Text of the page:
May 1 is International Workers Day. It also happens to be the day Amazon workers are set to return to office, according to a memo CEO Andy Jassy published Friday and sent to workers via email.
In the memo, Jassy explained that working remotely, hybrid, and in person for almost three years has led the company to decide “we should go back to being in the office together the majority of the time (at least three days per week).”
Explaining that the call was made during a senior leadership team (the s-team) meeting earlier this week, he added that the decision boiled down to the executives prioritizing “what would best enable” Amazon to make customers’ “lives better and easier every day, and relentlessly invent to do so.”
That begins with boosting employee performance, Jassy wrote, adding that he believes learning from others, mentoring, and experiencing culture is easiest when Amazonians are in the office with their peers.
“When you’re in-person, people tend to be more engaged, observant, and attuned to what’s happening in the meetings and the cultural clues being communicated,” he said, explaining that people can ask ad hoc questions more frequently and understand how people are processing information. Being in the office will also give new hires the opportunity to learn and be mentored, he added.
It also fosters ideation before and after meetings, Jassy said, explaining that he thinks brainstorming happens through more spontaneous interactions.
“Collaborating and inventing is easier and more effective when we’re in person. The energy and riffing on one another’s ideas happen more freely,” he wrote in the memo. In-person meetings, he emphasized, will help teams feel more connected.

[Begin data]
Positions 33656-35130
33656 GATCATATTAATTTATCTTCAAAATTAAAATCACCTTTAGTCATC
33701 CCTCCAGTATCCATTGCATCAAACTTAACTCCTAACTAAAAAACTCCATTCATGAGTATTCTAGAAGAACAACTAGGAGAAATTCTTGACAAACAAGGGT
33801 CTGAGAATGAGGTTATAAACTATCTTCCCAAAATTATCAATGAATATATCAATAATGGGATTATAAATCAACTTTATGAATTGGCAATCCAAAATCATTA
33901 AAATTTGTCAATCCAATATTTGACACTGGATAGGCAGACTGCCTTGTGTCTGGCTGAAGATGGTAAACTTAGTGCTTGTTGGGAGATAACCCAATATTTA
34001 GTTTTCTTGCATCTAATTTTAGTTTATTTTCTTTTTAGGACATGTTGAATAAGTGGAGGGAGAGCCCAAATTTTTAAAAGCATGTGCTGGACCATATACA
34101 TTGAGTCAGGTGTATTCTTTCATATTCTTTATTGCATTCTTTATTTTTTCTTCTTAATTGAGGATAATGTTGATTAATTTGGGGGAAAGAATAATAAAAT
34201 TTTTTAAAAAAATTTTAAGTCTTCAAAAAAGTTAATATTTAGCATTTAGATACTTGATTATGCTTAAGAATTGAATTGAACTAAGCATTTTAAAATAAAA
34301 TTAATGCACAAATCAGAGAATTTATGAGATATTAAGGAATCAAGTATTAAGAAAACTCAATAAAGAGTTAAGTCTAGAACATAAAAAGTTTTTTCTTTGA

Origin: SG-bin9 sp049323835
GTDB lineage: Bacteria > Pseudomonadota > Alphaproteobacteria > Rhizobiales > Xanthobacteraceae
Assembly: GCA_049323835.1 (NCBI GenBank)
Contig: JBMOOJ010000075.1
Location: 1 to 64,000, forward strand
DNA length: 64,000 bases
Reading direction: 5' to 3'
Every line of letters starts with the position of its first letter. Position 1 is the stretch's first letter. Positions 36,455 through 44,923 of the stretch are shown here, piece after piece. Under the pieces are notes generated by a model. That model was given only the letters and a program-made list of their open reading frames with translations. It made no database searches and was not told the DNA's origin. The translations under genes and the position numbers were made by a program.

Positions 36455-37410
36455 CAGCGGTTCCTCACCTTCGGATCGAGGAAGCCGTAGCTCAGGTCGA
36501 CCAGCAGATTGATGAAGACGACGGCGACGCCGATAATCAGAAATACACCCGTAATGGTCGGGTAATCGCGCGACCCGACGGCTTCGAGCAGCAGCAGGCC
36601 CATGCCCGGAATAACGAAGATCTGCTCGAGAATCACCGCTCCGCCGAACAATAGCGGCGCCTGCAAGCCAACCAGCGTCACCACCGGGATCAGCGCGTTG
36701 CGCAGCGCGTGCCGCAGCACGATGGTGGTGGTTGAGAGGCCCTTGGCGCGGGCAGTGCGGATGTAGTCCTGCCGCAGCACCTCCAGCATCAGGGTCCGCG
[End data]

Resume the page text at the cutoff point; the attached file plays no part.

Jassy acknowledged that this will take some time to figure out, as Amazon’s work-from-home policy was previously left to team leaders to decide.
Just last September, Jassy had a different stance on remote work.
“We don’t have a plan to require people to come back,” Jassy said at the Code Conference in Los Angeles. “We don’t right now. But we’re going to proceed adaptively as we learn.” Still, at the talk, he hinted that his preference was for in-person work, adding that inventing is more difficult in a remote space.
Amazon has had a rough couple of quarters: After a weak Q3 earnings report, the company’s value dropped below $1 trillion in November for the first time since early 2020. And like much of Big Tech, Amazon also announced big layoffs, cutting 18,000 jobs. Jassy was quoted trying to rally the remaining employees, saying that they will “redefine” the company in a transformation likely to be “misunderstood” by the market.
Responding to requests for comments, Amazon directed Fortune to the post, and a representative said they had “nothing more to add” at the time.
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